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Archive for the ‘DSO’ Category

There’s little question that an oscilloscope is pretty much a must-have piece of equipment for the electronics hacker. It’s a critical piece of gear for reverse engineering devices and protocols, and luckily for us they’re as cheap as they’ve ever been. Even a fairly feature rich four channel scope such as the Rigol DS1054Z only costs about as much as a mid-range smartphone. But if that’s still a little too rich for your taste, and you’re willing to skimp on the features a bit, you can get a functional digital oscilloscope for little more than pocket change.

While there are a number of very cheap pocket digital storage oscilloscopes (DSOs) on the market, [Peter Balch] decided he’d rather spin up his own version using off-the-shelf components. Not only was it an excuse to deep dive on some interesting engineering challenges, but it ended up bringing the price even lower than turn-key models. Consisting of little more than an Arduino Nano and a OLED display, the cost comes out to less than $10 USD for a decent DSO that’s about the size of a matchbox.

But not a great one. [Peter] is very upfront about the limitations of this DIY pocket scope: it can’t hit very high sample rates, and the display isn’t really big enough to convey anything more than the basics. But if you’re doing some quick and dirty diagnostics in the field, that might be all you need. Especially since there’s a good chance you can build the thing out of parts from the junk bin.

Even if you’re not looking to build your own version of the Arduino-powered scope [Peter] describes, his write-up is still full of fascinating details and theory. He explains how his software approach is to disable all interrupts, and put the microcontroller into a tight polling loop to read data from the ADC as quickly as possible. It took some experimentation to find the proper prescaler value for the Atmega’s 16MHz clock, but in the end found he could get a usable (if somewhat noisy) output with a 1uS sample rate.

Unfortunately, the Arduino’s ADC leaves something to be desired in terms of input range. But with the addition of an LM358 dual op-amp, the Arduino scope gains some amplification so it can pick up signals down into the mV range. For completion’s sake, [Peter] included some useful features in the device’s firmware, such as a frequency counter, square wave signal source, and even a voltmeter. With the addition of a 3D printed case, this little gadget could be very handy to have in your mobile tool kit.

If you’d rather go the commercial route, Hackaday’s very own [Jenny List] has been reviewing a number of very affordable models such as the DSO Nano 3 and the JYE Tech DSO150 build-it-yourself kit.

[Thanks to BaldPower for the tip.]

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Announcement – August Competition!

74HC595, competition, DSO, JYE Tech, LED, LM3914, MSP430, RGB, RGB LED, TLC5940, tronixstuff Commenti disabilitati su Announcement – August Competition! 

Hello everyone!

During July there was another competition which was quite fun, so from August and onwards we shall do it again. The winner ‘S.R.’ won the minor prize so the major prize jackpots into this month. Running these competitions are a way of saying thank you to my readers, and to generate some interaction. So …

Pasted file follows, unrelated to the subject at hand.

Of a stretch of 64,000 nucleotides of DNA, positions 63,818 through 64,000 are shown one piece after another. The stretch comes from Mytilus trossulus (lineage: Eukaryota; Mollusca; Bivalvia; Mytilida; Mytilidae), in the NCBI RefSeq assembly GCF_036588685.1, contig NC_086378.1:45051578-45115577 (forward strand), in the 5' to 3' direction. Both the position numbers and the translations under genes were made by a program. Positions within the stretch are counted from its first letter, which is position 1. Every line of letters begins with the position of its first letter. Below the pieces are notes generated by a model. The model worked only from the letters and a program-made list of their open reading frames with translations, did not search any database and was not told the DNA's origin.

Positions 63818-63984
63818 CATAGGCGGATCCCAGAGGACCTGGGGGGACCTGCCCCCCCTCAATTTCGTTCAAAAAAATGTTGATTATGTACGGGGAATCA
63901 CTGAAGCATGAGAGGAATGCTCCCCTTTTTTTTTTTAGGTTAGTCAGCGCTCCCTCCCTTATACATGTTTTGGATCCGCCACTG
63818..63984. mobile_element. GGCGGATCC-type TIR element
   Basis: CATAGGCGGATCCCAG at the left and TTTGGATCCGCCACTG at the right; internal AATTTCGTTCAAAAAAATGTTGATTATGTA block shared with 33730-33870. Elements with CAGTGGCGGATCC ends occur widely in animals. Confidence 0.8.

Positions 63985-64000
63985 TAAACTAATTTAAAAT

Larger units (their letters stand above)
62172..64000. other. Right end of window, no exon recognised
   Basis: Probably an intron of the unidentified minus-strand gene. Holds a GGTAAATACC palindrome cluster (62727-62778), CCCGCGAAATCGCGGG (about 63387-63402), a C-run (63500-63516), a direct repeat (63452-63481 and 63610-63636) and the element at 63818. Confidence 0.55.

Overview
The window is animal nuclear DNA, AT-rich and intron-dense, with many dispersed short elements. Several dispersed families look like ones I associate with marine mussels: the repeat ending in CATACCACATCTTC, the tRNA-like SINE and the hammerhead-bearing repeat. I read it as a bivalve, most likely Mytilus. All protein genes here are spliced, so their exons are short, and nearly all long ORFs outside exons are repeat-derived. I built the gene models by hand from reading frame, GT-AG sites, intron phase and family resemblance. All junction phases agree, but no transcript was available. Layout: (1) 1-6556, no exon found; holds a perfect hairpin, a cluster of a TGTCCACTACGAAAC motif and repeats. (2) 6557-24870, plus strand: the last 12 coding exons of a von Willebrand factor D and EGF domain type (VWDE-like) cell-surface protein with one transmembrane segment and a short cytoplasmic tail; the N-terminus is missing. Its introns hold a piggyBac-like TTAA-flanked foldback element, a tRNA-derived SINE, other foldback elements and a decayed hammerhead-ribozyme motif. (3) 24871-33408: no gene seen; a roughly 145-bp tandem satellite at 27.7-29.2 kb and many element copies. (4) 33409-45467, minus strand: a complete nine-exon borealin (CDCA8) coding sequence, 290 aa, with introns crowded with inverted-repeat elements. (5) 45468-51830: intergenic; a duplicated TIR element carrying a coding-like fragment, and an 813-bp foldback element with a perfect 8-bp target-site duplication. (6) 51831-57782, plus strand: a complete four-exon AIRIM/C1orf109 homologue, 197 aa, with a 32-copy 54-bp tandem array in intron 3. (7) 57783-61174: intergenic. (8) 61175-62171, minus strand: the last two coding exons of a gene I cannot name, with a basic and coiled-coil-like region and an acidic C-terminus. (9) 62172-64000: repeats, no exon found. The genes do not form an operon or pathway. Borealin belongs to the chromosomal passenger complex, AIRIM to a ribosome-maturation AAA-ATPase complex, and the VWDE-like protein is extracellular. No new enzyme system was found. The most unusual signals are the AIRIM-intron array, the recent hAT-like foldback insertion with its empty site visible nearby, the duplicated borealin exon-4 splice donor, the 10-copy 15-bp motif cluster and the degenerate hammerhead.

All you have to do for a chance to win is the following:

  1. Read the blog posts and articles in August, as there will be six questions you will need to answer placed randomly amongst the posts. To keep track, subscribe using one of the methods on the right hand side of this page
  2. When you have answers for all six questions, email them to competition@tronixstuff.com
  3. If you follow me on twitter (@tronixstuff) and retweet one post in August, you will receive two entries, so put your twitter address in your email.
  4. On September the 1st, all the email addresses will be placed in a random draw and one selected. If the entry drawn has all six questions correct, they will win the major prize!
  5. If the first entry drawn does not have six correct answers, they will win the minor prize, and the major prize will carry over until September, to be combined with the new major prize.

The prizes!

Major prize

The major prize for August consists of the following:

  • One assembled, used JYE Tech Digital Storage Oscilloscope – from the kit review;
  • One new pair of 315 MHz wireless data modules, as used in Getting Started with Arduino – Chapter Eleven;
  • And something different, the new Texas Instruments MSP430 Launchpad kit, including evaluation board, two MCUs  and the USB cable.

Minor prize

The minor prize for August is John’s Fun with LEDs! pack, consisting of:

  • ten each of red, green, yellow and orange 5mm LEDs;
  • four RGB 10mm diffused LEDs
  • three 74HC595 shift registers
  • two Texas Instruments TLC5940 16-channel LED driver ICs
  • two LM3914 bar graph/dot driver ICs
  • 20 x 560 ohm 1% resistors (they missed the photo call)

Hopefully everyone can have some fun reading about electronics and learning along the way. As with any competition, there are a few rules:

  1. If you have won a previous competition, you cannot enter
  2. If you know me personally, you cannot enter
  3. The prizes carry no warranty, we accept no liability for anything at all that they may cause
  4. Prizes only include what is in the photograph, and will be sent via standard airmail free of charge
  5. My decision is final
  6. You can witness the draw in person with prior arrangement
  7. The time used is Australian Eastern Standard Time (GMT: +10)

If you cannot wait for a chance to win, the DSO and and a range of LEDs are available from our friends at Little Bird Electronics.

So keep your eyes peeled and have fun!



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